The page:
A new addition to the shopping scene is Barnes & Noble at Bucknell. The store, located off-campus on Market Street, is nevertheless the school’s official bookstore, so you can pick up the latest bestseller, grab a Starbucks coffee or try on a university sweatshirt. Make sure to ride Union County’s first escalator, just to say you did it.
Finally, Lewisburgers take antiquing seriously. Roller Mills, in a renovated industrial building, is home to about 400 dealers, and its sister facility, Street of Shops, boasts an “indoor village” — a streetscape recreated inside the sprawling, historic woolen mill.
Other Fun Stuff to Do
As the home of playground equipment manufacturer Playworld Systems, Lewisburg offers some awesome places to swing, climb and cavort — thanks in large part to Playworld’s generosity. There’s small but well-equipped Hufnagle Park downtown and a whopping recreation complex just across Route 15 on St. Mary Street. This state-of-the-art, showcase facility has rock-climbing walls, a skate park and a swimming pool with twisty slides and a volleyball court.
Lewisburg is also home to the Campus Theatre, one of only a handful of single-screen art-deco cinemas still showing first-run movies. Opened in 1941 and lovingly restored with community support, the Campus also shows classic, art and independent films.
Dining and Lodging
Lewisburg is largely a meat-and-potatoes town, but you can get those staples interpreted as everything from gourmet fare to barbecue on the back porch.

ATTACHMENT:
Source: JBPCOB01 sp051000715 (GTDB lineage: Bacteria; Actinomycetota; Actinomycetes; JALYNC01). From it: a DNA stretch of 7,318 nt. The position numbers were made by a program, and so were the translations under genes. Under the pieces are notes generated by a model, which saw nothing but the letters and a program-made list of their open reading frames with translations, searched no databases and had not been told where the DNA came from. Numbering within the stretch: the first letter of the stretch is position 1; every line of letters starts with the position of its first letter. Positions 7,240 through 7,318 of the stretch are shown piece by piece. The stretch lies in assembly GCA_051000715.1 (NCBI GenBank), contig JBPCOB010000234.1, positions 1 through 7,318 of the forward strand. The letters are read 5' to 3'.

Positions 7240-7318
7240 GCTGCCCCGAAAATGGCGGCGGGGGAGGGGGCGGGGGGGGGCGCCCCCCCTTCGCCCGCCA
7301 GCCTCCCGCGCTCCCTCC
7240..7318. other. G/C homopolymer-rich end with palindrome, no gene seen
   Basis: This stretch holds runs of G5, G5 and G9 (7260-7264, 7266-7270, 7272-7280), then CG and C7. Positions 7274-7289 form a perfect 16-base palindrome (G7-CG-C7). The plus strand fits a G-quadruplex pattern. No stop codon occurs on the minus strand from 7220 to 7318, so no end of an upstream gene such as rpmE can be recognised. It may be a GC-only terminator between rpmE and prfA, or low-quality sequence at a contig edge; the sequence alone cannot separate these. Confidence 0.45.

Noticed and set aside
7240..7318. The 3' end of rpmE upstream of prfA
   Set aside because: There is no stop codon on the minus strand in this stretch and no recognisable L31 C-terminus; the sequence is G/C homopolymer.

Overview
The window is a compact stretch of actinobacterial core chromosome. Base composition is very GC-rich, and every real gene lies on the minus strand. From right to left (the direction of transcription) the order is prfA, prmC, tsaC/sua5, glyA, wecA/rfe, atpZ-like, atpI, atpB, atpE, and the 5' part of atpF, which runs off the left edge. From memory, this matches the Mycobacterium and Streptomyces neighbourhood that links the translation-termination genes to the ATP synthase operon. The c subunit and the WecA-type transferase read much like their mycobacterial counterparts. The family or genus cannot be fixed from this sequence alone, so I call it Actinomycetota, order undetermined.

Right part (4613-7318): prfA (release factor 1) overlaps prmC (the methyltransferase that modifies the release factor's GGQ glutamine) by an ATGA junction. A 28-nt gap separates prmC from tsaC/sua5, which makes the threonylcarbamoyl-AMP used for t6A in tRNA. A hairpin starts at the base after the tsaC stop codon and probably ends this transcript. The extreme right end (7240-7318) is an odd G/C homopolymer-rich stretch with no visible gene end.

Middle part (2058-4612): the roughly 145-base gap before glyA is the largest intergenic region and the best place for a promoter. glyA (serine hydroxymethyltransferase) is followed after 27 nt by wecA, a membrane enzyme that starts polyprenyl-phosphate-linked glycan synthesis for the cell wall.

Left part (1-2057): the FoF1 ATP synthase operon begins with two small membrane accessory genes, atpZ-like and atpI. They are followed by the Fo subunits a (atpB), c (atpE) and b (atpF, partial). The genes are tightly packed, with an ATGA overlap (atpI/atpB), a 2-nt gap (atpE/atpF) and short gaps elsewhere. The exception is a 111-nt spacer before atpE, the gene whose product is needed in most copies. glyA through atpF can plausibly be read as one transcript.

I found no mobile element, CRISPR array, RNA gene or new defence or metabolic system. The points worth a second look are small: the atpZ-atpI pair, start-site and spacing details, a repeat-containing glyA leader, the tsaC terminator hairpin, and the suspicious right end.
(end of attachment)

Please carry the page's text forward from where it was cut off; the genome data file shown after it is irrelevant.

At Elizabeth’s, sample free-range hen and a glass of wine from award-winning cellars in one of two charming dining rooms, where fires roar in the cooler months.
If you’re in the mood for down-home eating, head up Route 15 to Country Cupboard, where the buffet groans under the weight of Pennsylvania Dutch goodies, including the best coleslaw ... maybe anywhere. This bus-tour staple also has a huge gift shop full of country kitsch.
And if you want a real rural experience, drive outside town to Ard’s Farm Market. Follow the smell of barbecuing meat to the patio, which overlooks tire swings, a tunnel slide and — if you’re lucky — the occasional pig mud-wrestling tournament.
Desperate for global fare? There is an unexpected sushi bar inside Peking Garden on Route 15. The place looks like a tin barn but houses a lovely Asian restaurant. Or visit Cherry Alley Cafe for “Dinners Around the World” — a different ethnic cuisine served one night each week.
During the warm months, locals flock to The Fence for the legendary fish sandwich, served by carhops or at tables overlooking the Susquehanna.
Eat and sleep at the 1834 Lewisburg Hotel, which has hosted everyone from Walt Whitman to Kevin Costner — but more often a cast of friendly regulars at the cozy bar. Other unique inns include Copper Beech Manor, a Federal-style home, and the 1857 Pineapple Inn, where they’ve been hand-ironing the linens for more than 20 years now.
Although all accommodations are located on Lewisburg’s busiest street, the traffic won’t keep you awake. While this town bustles during the day, it’s lights out early here in the country.
1. Bucknell University
701 Moore Ave.
2. Christ’s Evangelical Lutheran Church
100 S. 3rd St.
3. Packwood House
15 N. Water St.
4. Campus Cycle & Fly Fishing Center
223 Market St.
5. Lucky Lucky Gift Shop
328 Market St # 2
340 Market St,
7. Barnes & Noble
400 Market Street
8. Roller Mills
517 Saint Mary St.
9. Hufnagle Park
10. Campus Theatre
19 Market St.
412 Market St.
12. Cherry Alley Cafe
21 N 3rd St.
13. 1834 Lewisburg Hotel
136 Market St.
Published in A Day In